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Susan Elizabeth Phillips

Ain’t She Sweet?

© 2004

To Jayne Ann Krentz

A dear friend, a wonderful writer,

and the romance novel’s most eloquent

and insightful advocate

No reference to examples in books. Men have had every advantage of us in telling their own story. Education has been theirs in so much higher a degree. The pen has been in their hands. I will not allow books to prove anything.

JANE AUSTEN, Persuasion

“I am afraid,” confessed Pen, “that I am not very well-behaved. Aunt says that I had a lamentable upbringing.”

GEORGETTE HEYER, The Corinthian

CHAPTER ONE

The wild child of Parrish, Mississippi, had come back to the town she’d left behind forever. Sugar Beth Carey gazed from the rain-slicked windshield to the horrible dog who lay beside her on the passenger seat.

“I know what you’re thinking, Gordon, so go ahead and say it. How the mighty have fallen, right?” She gave a bitter laugh. “Well, screw you. Just…” She blinked her eyes against a sting of tears. “Just… screw you.”

Gordon lifted his head and sneered at her. He thought she was trash.

“Not me, pal.” She turned up the heater on her ancient Volvo against the chill of the late February day. “Griffin and Diddie Carey ruled this town, and I was their princess. The girl most likely to set the world on fire.”

She heard an imaginary howl of basset hound laughter.

Like the row of tin-roofed houses she’d just passed, Sugar Beth had grown a little shabby at the edges. The long blond hair that swirled to her shoulders didn’t gleam as brightly as it once had, and the tiny gold hearts at her earlobes no longer skipped in a carefree dance. Her pouty lips had lost the urge to curl in flirtatious smiles, and her baby doll cheeks had given up their innocence three husbands ago.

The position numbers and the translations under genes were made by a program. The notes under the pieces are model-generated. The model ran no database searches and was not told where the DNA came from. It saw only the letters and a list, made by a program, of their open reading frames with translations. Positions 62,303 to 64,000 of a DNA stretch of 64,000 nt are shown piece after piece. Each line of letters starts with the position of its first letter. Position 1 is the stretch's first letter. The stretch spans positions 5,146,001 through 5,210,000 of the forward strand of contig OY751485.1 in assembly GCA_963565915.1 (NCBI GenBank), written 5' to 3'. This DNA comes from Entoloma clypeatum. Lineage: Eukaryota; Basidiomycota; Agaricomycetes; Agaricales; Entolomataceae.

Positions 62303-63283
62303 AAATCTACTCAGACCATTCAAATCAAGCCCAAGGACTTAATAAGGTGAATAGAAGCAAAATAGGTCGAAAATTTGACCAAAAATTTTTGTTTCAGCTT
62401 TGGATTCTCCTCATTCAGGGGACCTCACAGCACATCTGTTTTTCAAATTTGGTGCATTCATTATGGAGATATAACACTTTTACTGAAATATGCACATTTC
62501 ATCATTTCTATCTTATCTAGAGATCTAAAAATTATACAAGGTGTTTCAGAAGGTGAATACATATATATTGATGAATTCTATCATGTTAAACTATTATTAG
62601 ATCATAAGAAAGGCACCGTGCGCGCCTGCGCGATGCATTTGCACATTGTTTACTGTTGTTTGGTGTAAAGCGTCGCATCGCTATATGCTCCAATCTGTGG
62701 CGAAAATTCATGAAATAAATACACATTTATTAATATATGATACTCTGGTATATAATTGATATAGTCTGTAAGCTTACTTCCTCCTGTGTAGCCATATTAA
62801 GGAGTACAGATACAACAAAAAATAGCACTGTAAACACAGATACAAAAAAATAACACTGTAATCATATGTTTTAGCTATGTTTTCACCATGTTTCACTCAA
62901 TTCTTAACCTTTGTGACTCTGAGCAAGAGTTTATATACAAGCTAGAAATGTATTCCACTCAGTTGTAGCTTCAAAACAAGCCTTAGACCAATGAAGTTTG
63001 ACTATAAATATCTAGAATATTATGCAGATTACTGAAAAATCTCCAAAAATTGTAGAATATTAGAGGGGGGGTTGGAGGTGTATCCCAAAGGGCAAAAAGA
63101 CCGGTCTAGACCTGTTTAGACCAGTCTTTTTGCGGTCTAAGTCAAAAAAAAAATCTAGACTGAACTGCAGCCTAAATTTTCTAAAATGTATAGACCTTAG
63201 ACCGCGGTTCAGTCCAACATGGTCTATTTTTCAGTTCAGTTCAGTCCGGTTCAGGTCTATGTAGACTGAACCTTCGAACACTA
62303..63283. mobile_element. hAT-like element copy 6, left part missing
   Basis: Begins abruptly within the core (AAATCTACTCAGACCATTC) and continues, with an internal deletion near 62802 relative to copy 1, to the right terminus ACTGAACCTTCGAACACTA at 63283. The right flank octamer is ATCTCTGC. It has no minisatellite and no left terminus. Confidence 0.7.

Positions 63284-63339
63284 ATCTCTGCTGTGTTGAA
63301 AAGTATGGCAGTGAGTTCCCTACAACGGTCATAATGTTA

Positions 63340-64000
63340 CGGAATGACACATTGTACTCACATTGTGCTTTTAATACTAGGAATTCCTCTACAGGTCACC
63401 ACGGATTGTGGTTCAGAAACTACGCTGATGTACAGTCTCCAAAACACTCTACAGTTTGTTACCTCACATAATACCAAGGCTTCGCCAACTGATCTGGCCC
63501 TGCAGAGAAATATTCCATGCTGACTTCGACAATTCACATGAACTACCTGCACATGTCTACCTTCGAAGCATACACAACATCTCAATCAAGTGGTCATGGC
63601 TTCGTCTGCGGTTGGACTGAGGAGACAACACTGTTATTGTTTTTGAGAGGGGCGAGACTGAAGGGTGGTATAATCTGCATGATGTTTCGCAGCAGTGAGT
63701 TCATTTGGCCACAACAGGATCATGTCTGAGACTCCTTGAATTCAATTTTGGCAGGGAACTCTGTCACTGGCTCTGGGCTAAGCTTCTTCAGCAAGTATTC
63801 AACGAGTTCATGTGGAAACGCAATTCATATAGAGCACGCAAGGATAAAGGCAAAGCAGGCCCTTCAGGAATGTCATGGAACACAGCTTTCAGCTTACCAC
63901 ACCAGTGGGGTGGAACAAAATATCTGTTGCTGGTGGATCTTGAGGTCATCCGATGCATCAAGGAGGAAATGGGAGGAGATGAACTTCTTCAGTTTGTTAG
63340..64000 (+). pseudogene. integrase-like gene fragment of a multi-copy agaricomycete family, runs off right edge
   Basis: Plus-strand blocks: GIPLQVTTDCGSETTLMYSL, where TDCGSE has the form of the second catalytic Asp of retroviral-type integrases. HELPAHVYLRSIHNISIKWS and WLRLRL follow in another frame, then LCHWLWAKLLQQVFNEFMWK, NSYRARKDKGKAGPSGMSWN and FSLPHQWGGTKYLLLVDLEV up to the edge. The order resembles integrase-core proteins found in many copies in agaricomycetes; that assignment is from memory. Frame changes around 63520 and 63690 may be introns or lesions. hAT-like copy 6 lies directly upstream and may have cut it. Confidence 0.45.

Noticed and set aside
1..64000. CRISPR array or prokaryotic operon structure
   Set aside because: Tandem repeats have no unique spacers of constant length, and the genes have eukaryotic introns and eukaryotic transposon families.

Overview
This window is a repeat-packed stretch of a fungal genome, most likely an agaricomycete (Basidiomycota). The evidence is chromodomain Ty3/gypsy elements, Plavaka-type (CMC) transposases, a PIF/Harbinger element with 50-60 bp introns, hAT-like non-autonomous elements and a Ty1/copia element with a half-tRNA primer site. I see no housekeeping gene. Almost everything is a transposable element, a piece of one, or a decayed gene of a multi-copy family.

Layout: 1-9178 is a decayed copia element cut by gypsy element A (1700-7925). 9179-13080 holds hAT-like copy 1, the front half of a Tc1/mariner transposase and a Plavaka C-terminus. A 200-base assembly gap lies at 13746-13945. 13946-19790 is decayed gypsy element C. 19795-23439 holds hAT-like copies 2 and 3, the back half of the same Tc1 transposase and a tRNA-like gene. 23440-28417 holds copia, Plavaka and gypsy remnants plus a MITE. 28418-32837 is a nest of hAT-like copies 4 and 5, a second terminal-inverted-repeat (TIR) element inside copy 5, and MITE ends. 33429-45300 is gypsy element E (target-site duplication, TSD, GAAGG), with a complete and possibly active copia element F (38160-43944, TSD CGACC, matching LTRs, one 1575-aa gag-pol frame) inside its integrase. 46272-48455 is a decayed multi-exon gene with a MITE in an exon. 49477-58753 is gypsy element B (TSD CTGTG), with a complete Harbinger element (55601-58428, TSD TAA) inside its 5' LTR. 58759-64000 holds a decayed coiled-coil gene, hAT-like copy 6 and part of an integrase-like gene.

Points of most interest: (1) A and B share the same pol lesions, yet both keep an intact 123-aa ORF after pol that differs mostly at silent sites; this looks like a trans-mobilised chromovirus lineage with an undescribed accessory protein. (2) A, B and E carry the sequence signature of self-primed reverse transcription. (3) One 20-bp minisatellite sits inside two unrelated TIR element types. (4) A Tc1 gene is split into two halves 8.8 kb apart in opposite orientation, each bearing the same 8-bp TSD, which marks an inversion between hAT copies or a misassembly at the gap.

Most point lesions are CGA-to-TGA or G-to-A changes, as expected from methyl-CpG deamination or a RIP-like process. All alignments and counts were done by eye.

Thick lashes still framed a pair of amazing clear blue eyes, but a delicate tracing of lines had begun to make tiny fishtails at the corners. Fifteen years earlier, she’d been the best-dressed girl in Parrish, but now one of her calf-high stiletto-heeled boots had a small hole in the sole, and her scarlet body-hugging knit dress with its demure turtleneck and not-so-demure hemline had come from a discount store instead of a pricey boutique.

Parrish had begun its life in the 1820s as a northeastern Mississippi cotton town and later escaped the torches of the occupying Union army, thanks to the wiles of its female population, who’d showered the boys in blue with such unrelenting charm and indefatigable Southern hospitality that none of them had the heart to strike the first match. Sugar Beth was a direct descendant of those women, but on days like this, she had a tough time remembering it.

She adjusted the windshield wipers as she approached Shorty Smith Road and gazed toward the two-story building, empty on this Sunday afternoon, that still sat at the end. Thanks to her father’s economic blackmail, Parrish High School stood as one of the Deep South’s few successful experiments with integrated public education. Once she’d ruled those hallways. She alone had decided who sat at the best table in the cafeteria, which boys were acceptable to date, and whether an imitation Gucci purse was okay if your daddy wasn’t Griffin Carey, and you couldn’t afford the real thing. Blond and divine, she’d reigned supreme.